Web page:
Tonight Narron left Arroyo in for the first two batters of the 8th. It seemed unnecessary. Narron has a slow hook. Baseball Prospectus has written about it. It has been observed on this website. There are some pluses to the slow hook (see Harang pitching really well later than it would have seemed likely on opening day, two pitchers with 200+ IP last season, avoiding a weak bullpen, etc), but many minuses (see first two batters on base in the 8th of a frigid game with bullpen rested, why starters get pulled -- getting tired and giving up hits, one too many times through the lineup, not trusting the bullpen). John Fay suggested the following tonight folowing the game:
I don't think the Fay suggestion is an interesting debate. The debate should be about Narron's slow hook. Is his hook glacially and unnecessarily slow (read: should he have something resembling the Sparky Anderson approach?)? Or is the guy, by trusting and showing confidence in his starters, more likely to get more out of them? I tend to go with the former approach (as did the Boston Red Sox after the 2003 season when Grady Little was chased out of town despite nearly making the WS because he trusted and had confidence in one of the greatest pitchers in the last 15 years), especially with a deep and rested bullpen, which the Reds presumably have on day number 2. Still, I don't want to focus on tonight. Game-by-game, every manager is bound to be wrong or right based on outcome. The question is whether Narron's slow hook tendencies are more helpful or detrimental to the team. I have to think it is a slight negative with the current bullpen. If the bullpen proves to be solid, I think it becomes a much more significant detriment (assuming, of course, that Narron doesn't hasten his hook, which may have been slow last year because of his uncertain bullpen).I'm sure there will be debate about whether Arroyo should have started the eighth.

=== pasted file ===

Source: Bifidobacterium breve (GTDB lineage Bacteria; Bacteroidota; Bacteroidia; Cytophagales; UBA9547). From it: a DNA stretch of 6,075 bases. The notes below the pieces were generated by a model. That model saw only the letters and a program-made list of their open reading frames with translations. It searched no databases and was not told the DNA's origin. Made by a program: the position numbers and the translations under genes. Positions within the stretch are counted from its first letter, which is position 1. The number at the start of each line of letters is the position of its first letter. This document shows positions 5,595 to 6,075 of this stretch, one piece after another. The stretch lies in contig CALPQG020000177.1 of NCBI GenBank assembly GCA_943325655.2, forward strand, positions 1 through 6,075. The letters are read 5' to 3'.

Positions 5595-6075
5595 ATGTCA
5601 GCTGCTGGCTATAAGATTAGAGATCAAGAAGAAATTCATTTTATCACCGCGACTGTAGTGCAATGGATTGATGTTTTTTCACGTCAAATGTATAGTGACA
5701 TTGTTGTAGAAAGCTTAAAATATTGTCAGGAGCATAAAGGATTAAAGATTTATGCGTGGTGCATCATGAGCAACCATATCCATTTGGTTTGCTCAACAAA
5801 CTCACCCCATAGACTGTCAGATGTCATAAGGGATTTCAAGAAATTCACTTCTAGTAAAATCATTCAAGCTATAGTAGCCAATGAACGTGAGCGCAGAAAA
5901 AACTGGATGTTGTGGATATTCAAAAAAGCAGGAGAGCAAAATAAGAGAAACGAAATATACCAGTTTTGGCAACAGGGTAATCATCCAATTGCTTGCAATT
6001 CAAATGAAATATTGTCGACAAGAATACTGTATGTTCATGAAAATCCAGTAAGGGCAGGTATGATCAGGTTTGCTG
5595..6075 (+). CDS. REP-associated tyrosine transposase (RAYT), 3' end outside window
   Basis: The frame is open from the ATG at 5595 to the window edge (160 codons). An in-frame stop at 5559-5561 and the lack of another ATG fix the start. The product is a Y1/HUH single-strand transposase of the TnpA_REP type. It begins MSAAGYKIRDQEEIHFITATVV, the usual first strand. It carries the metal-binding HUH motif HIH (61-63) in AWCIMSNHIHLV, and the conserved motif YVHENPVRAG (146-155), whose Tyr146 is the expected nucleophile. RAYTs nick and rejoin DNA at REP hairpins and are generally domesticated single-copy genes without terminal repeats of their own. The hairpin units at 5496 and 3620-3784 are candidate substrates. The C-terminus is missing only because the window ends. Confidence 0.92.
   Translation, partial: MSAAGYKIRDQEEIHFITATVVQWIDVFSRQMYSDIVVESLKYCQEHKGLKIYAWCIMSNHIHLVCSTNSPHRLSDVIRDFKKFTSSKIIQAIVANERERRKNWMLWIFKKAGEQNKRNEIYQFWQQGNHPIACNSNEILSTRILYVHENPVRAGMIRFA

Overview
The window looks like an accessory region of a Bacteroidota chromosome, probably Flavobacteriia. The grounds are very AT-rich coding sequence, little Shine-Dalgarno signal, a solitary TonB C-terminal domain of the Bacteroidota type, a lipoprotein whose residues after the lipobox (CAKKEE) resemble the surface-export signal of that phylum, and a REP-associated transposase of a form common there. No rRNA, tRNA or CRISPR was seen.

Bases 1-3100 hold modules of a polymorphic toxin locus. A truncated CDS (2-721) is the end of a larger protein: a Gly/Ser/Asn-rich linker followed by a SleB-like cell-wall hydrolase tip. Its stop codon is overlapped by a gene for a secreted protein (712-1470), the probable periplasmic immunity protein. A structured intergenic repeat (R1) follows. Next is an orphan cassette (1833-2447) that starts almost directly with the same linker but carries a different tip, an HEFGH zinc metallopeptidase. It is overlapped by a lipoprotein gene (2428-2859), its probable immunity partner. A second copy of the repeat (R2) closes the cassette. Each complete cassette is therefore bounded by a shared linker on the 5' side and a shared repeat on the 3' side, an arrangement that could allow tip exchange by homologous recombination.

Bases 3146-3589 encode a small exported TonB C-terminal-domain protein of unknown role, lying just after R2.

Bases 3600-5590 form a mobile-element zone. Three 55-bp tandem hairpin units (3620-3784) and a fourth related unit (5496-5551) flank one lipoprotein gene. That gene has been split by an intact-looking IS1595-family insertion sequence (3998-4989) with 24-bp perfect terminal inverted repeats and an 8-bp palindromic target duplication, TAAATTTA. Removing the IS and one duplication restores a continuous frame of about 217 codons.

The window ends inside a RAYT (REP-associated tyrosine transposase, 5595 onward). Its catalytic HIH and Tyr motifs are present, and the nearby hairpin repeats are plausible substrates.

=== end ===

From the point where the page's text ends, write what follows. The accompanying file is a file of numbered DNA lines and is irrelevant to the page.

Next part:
Argument for: He retired 10 of 11 going into the inning.
Argument against: The bullpen was rested and he was facing Chicago's best hitters (Derrek Lee and Aramis Ramirez) for the fourth time.
Looking longer term, the slow hook approach seems short-sighted. It saves the bullpen for the next few games, but it taxes the starter if he is left in to pitch after he begins to struggle. In doing this, the manager may be showing confidence in his tiring starter, but how much trust and confidence are the guys in the bullpen feeling? By leaving the starter in for 7+ innings on a frigid night, will the starter be as solid the next night. Moreover, is the confidence of the manager's trust more important than the confidence of a quality start, lower ERA, and win credit for the starter?
Those are my views, but I'd like to read a broader and more informed sample of viewpoints.